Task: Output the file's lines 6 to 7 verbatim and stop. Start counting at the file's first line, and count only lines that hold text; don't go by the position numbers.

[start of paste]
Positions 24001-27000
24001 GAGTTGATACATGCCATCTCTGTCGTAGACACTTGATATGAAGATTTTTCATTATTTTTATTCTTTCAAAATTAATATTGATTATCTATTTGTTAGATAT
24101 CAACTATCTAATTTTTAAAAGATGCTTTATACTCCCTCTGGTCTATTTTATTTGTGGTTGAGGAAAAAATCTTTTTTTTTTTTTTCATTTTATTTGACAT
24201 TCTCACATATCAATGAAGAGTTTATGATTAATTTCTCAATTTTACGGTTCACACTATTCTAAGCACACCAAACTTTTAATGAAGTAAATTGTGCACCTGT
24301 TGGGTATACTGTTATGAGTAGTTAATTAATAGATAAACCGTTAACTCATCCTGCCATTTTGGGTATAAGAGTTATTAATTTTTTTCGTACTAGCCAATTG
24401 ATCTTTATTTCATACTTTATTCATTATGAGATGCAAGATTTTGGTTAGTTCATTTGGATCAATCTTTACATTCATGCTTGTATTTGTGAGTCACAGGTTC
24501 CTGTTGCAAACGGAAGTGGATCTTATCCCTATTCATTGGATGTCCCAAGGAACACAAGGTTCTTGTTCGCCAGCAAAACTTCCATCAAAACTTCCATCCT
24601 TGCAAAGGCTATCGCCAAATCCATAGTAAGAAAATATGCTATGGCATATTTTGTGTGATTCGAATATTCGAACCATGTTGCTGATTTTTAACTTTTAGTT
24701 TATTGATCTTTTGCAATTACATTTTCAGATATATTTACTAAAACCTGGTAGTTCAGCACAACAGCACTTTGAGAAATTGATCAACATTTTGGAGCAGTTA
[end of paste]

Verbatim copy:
24401 ATCTTTATTTCATACTTTATTCATTATGAGATGCAAGATTTTGGTTAGTTCATTTGGATCAATCTTTACATTCATGCTTGTATTTGTGAGTCACAGGTTC
24501 CTGTTGCAAACGGAAGTGGATCTTATCCCTATTCATTGGATGTCCCAAGGAACACAAGGTTCTTGTTCGCCAGCAAAACTTCCATCAAAACTTCCATCCT